After meeting her, I reread the letters and I read a letter that she had sent to me from the other member of the bomb squad who was injured, but not killed in the incident and this was a letter to the parole board to convince them to keep her in prison. In that letter, he said, “if you think Julie Busic should be released from prison and that she was an innocent bystander, then you would have to believe that she did not know…” and he had this whole list of things, one was that they had dynamite in their apartment, two was that she borrowed the typewriter to type out the ransom letter, and he went on and on. She was not innocent in any sense of the word. She helped prepare this, she helped choose the locker, she probably got that damn Macy’s shopping bag that the bomb was found in.

I think that she had been preparing for me to be her husband’s savior the whole time. Of course, I didn’t know it. She wrote a book as well and once I read that book, it all seemed to make sense.

When we met, one of the first things she asked was had I brought photos of my children, and I did. I was about to take them out, but something stopped me, because I felt for some reason, she had not earned the right to see my sons as they had grown, as they had dug themselves out of the black hole that she had put them in.

 

Knowing what you know now, if you could go back in time, would you still have written to her and to the parole board?

I would have, but I certainly would have been more discerning. I would have looked at the red flags more closely. I would have kept a clearer eye on how her letters confused the way I felt about her. I would not have been as open. I don’t regret writing to her and if I had to do it all over again, I would still have corresponded with her, because those letters allowed me to let go of the toxic hatred I felt toward her. Those letters were therapy for me and helped me to grow. I don’t regret writing to the parole board because I believe that eventually she would have been released without my help anyway. Writing that letter gave me a sense of doing something for the greater good, even though that’s perhaps why I was able to found an organization to do the same for police widows in similar circumstances. So I do believe her letters helped me, almost as much as they helped her. She helped me see things more clearly.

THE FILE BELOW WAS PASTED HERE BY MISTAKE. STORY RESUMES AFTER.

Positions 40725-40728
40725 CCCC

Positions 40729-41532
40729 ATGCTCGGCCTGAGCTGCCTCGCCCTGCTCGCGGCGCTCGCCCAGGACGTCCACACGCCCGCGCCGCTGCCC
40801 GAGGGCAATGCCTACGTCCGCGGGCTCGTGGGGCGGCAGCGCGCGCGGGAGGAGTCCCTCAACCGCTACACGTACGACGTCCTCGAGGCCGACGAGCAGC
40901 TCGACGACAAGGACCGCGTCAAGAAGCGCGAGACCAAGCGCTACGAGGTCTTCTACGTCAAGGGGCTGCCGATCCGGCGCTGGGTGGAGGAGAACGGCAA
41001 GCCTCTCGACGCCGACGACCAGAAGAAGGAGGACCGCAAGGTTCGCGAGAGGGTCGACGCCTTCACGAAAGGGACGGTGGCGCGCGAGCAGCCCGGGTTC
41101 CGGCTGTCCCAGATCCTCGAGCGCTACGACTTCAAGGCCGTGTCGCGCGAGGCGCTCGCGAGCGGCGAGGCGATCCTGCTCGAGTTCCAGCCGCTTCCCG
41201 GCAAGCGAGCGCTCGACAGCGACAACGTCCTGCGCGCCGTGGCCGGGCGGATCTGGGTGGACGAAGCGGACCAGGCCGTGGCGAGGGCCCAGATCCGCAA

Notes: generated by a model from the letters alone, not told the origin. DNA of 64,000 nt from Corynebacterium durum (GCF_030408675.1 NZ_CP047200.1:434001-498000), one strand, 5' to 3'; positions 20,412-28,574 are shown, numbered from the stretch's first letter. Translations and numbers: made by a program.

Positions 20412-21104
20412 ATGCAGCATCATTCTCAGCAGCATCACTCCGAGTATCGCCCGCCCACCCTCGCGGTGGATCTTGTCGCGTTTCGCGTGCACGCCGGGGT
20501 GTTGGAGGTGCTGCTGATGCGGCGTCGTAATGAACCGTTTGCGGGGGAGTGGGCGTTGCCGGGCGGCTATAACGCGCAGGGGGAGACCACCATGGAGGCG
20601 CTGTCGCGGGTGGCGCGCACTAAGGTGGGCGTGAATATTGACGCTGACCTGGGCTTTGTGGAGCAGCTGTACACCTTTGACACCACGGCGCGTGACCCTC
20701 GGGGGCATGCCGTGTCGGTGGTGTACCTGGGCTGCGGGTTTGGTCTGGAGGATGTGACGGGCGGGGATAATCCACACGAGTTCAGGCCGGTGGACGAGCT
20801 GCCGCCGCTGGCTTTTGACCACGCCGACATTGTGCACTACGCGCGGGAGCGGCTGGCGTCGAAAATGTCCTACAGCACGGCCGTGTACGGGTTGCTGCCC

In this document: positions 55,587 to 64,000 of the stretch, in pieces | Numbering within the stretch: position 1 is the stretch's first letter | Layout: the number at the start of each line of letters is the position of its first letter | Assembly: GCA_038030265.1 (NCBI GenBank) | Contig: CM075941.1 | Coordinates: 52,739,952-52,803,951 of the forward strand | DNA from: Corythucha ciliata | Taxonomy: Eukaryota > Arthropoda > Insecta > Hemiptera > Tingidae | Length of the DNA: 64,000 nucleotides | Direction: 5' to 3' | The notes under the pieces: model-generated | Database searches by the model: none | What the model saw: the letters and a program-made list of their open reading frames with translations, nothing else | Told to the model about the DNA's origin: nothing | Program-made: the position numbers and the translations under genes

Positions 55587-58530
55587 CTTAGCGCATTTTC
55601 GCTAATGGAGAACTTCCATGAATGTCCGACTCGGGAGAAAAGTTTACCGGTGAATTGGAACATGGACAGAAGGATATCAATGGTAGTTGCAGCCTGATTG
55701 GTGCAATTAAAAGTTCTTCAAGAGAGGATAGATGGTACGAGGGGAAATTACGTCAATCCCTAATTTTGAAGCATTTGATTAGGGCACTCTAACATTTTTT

Hijackers of the TWA 727 are shown in custody of authorities after they surrendered in Paris, Sept. 12, 1976. They are identified as Zvonko Busic, with beard: his wife, Julienne Eden Busic, and Peter Matavic, in black jacket. (AP Photo)

What is your understanding of what Zvonko and Julie Busic were trying to do by hijacking that plane and planting that bomb in NYC?

They were trying to spread the word to the American people. They wanted us to intervene. They had tried several tactics that didn’t work. No one would listen to them. So they thought, that if they swamped the newspapers and the media with their plight, what was going on in Croatia at the time, that the American people would say to our government, help them, just like we do now when we hear of these things. So that was their goal. It didn’t work.

 

The bomb squad never told you what went wrong with disabling the bomb?

No, they didn’t and I took the city of New York to court and I sued them, but there was a very tight blue line and I never found out. It was never disclosed. Now I had my theories, but that’s all they were. And I did think that when Julie first wrote to me, that she knew, and that was another reason I wanted to write to her.

 

But she didn’t?